XC Mountain Biking – Carbon vs. Aluminum Bike Material Review

XC Carbon Mountain Bike vs. Cross Country Aluminum MTB Bicyle

What’s better: Carbon vs. Aluminum Mountain Bike

Carbon is a more advanced form of fiberglass:

It is a much stronger weave made of carbon strands. The carbon fiber is impregnated with a glue to setup the material into the desired shape. This process is done in an oxygen-free, vacuum-sealed environment to remove voids.

There are many advantages to a well-built carbon frame and a few disadvantages.

CARBON MTB Racing Bike Pros & Cons:

Carbon Race Bicycle Pros:

  • Often times a bicycle engineer actually wants some areas of a mountain bicycle to flex more than other areas. For example, if the rear of the mountain bike can flex a little over rough terrain, traction can actually be increased. The same designer may want another tube on the frame to have much greater strength than other tubes. All of this can accomplished with modern carbon technology in a fashion that is much easier and more effective than it was with other metals like aluminum and steel.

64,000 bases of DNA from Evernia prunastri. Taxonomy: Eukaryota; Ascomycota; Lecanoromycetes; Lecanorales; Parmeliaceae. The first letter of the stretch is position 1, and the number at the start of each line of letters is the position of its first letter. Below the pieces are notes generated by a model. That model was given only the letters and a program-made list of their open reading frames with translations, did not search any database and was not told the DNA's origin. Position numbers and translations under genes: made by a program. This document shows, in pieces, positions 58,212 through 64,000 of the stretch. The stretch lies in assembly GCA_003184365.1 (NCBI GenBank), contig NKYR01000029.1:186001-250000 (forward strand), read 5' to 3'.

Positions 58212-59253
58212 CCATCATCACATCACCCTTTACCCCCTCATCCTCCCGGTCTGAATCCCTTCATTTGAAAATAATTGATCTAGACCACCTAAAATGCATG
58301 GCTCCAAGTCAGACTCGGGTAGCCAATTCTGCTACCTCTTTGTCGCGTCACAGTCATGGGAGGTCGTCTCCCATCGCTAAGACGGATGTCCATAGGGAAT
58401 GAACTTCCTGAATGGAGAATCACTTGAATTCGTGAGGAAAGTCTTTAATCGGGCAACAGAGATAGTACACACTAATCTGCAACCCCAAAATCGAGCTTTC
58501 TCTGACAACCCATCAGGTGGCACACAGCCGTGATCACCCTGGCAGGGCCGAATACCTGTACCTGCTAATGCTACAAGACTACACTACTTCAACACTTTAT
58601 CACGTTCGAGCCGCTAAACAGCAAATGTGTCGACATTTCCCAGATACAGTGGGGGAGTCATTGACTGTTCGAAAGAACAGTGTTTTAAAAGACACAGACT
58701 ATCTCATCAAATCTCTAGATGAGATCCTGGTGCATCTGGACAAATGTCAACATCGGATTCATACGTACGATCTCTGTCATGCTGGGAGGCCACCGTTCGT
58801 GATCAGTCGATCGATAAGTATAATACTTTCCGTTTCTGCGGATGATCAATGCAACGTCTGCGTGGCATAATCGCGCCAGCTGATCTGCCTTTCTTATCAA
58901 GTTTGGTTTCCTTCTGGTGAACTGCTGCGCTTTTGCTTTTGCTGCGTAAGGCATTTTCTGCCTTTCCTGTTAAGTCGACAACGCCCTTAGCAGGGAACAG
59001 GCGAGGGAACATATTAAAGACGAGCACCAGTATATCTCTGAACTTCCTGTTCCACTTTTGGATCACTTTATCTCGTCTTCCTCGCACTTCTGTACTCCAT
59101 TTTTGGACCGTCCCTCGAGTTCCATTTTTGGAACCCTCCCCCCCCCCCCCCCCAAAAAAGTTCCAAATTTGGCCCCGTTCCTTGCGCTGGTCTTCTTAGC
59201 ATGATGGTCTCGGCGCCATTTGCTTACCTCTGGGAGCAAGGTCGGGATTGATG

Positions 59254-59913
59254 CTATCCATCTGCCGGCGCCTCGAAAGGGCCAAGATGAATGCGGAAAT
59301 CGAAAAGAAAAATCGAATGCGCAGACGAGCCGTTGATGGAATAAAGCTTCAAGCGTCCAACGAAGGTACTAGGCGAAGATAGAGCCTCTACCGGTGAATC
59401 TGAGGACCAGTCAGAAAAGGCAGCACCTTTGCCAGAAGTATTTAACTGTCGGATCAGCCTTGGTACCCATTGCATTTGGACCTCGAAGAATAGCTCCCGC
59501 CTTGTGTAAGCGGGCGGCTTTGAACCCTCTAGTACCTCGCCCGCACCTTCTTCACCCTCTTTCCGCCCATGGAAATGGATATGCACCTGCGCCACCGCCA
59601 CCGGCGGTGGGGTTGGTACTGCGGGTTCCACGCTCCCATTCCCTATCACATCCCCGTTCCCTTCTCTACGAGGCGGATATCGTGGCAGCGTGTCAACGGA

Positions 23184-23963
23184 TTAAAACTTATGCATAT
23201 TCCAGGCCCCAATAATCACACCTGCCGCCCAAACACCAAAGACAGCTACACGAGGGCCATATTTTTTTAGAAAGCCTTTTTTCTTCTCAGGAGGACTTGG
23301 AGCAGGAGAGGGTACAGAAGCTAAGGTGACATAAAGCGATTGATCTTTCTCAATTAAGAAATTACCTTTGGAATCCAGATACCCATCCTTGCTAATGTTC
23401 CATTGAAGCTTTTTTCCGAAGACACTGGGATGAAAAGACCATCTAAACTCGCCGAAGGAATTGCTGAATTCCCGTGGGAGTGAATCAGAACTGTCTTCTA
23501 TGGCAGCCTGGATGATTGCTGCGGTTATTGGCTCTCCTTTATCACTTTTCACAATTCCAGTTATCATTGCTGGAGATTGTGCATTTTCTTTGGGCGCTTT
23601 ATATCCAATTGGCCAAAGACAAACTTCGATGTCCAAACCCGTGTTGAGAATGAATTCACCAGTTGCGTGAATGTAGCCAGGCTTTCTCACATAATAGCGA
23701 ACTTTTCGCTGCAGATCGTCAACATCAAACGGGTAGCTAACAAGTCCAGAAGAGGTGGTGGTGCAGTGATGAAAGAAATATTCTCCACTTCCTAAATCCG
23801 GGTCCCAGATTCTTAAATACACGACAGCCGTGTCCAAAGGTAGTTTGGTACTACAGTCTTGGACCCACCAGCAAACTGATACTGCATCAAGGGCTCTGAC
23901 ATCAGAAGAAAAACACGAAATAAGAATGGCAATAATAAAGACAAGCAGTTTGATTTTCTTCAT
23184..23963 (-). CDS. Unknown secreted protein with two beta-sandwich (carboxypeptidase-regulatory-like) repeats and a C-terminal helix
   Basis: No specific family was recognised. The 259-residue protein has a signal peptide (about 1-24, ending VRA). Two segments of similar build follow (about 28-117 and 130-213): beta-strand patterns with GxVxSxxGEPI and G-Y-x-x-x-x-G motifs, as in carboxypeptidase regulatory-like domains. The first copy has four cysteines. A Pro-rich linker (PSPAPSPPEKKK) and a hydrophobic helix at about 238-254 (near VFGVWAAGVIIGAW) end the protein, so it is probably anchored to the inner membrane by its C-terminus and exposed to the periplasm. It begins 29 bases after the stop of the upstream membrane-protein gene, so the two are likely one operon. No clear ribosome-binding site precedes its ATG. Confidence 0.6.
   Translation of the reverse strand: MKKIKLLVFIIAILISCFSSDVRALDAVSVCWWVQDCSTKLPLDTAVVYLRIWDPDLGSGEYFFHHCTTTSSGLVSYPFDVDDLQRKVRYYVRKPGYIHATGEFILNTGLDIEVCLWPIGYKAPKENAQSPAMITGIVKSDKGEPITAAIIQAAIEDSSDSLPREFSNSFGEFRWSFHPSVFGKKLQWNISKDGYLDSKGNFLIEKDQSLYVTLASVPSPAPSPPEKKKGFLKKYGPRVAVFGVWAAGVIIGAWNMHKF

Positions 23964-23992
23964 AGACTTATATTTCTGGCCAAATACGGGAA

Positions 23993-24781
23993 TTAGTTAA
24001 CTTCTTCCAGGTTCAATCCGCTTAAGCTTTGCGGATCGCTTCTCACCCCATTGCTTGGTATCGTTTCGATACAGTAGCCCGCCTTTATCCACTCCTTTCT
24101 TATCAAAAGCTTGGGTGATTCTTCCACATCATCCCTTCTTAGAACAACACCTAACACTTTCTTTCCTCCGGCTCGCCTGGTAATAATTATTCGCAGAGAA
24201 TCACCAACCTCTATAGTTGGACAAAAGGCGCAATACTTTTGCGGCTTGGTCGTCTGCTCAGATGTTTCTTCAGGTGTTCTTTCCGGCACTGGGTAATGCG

• A weight reduction is possible from a carbon frame.
  • A well designed frame has superior dampening properties over aluminum, which tends to amplify vibration, and needs to rely more on suspension for dampening characteristics.

Carbon Race Bicycle Cons:

  • Carbon is more expensive
  • It is more prone to getting dings from rocks and cracks from heavy impact over aluminum.
  • Check the weave used; there are low end weaves and high end weaves. If you have the budget select a team bike. It’s hard to go wrong with them; these are the best bicycles made, since they are the actual XC Cross Country mountain bike racing bicycles used by the best XC MTB race teams in the world.

ALUMINUM MTB Racing Bike Pros & Cons:

Aluminum Race Bicycle Pros:

  • Many proven designs
  • Long lasting with great impact survivability
  • More affordable than carbon counterparts
  • Often very close in frame weight to carbon cousins

Aluminum Race Bicycle Cons:

  • Poor vibration dampening
  • Weight counts in cross country racing, and aluminum can be on average anywhere from 100g- 400g heavier to a similar well designed carbon frame.
  • Less control over frame tuning
  • More limitation on design, like shock placement and integration into the frame.

Final XC Mountain Bicycle Purchasing Considerations:

If you crash a lot go with aluminum. If you ride like poetry in motion and rarely crash, go with carbon. If you want to be exceptionally competitive, carbon is probably the way to go.

I highly suggest one of these XC Carbon Mountain Bikes for racing, one of these 4”–6” XC / All mountain bikes for daily training and one of these carbon road bikes for cross training.

Mountain Bikes

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